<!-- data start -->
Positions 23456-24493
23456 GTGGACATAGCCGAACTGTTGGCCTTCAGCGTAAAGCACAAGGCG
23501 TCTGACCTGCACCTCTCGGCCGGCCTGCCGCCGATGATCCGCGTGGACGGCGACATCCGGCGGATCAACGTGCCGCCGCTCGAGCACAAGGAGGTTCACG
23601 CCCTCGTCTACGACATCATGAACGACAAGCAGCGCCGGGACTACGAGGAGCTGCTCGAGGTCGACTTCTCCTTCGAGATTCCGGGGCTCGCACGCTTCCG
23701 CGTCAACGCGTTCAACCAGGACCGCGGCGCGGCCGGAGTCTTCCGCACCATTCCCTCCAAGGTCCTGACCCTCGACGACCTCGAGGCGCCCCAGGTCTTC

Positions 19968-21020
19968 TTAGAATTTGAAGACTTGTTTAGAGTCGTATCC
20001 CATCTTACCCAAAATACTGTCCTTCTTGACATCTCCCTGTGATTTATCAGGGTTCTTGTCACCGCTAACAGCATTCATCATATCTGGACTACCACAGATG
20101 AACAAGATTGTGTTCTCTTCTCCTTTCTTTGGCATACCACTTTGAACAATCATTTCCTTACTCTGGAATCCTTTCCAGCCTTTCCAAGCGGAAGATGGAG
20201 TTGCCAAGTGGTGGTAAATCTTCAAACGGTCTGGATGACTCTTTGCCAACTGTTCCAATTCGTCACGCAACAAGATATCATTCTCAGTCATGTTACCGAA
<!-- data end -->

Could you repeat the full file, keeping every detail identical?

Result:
Positions 23456-24493
23456 GTGGACATAGCCGAACTGTTGGCCTTCAGCGTAAAGCACAAGGCG
23501 TCTGACCTGCACCTCTCGGCCGGCCTGCCGCCGATGATCCGCGTGGACGGCGACATCCGGCGGATCAACGTGCCGCCGCTCGAGCACAAGGAGGTTCACG
23601 CCCTCGTCTACGACATCATGAACGACAAGCAGCGCCGGGACTACGAGGAGCTGCTCGAGGTCGACTTCTCCTTCGAGATTCCGGGGCTCGCACGCTTCCG
23701 CGTCAACGCGTTCAACCAGGACCGCGGCGCGGCCGGAGTCTTCCGCACCATTCCCTCCAAGGTCCTGACCCTCGACGACCTCGAGGCGCCCCAGGTCTTC

Positions 19968-21020
19968 TTAGAATTTGAAGACTTGTTTAGAGTCGTATCC
20001 CATCTTACCCAAAATACTGTCCTTCTTGACATCTCCCTGTGATTTATCAGGGTTCTTGTCACCGCTAACAGCATTCATCATATCTGGACTACCACAGATG
20101 AACAAGATTGTGTTCTCTTCTCCTTTCTTTGGCATACCACTTTGAACAATCATTTCCTTACTCTGGAATCCTTTCCAGCCTTTCCAAGCGGAAGATGGAG
20201 TTGCCAAGTGGTGGTAAATCTTCAAACGGTCTGGATGACTCTTTGCCAACTGTTCCAATTCGTCACGCAACAAGATATCATTCTCAGTCATGTTACCGAA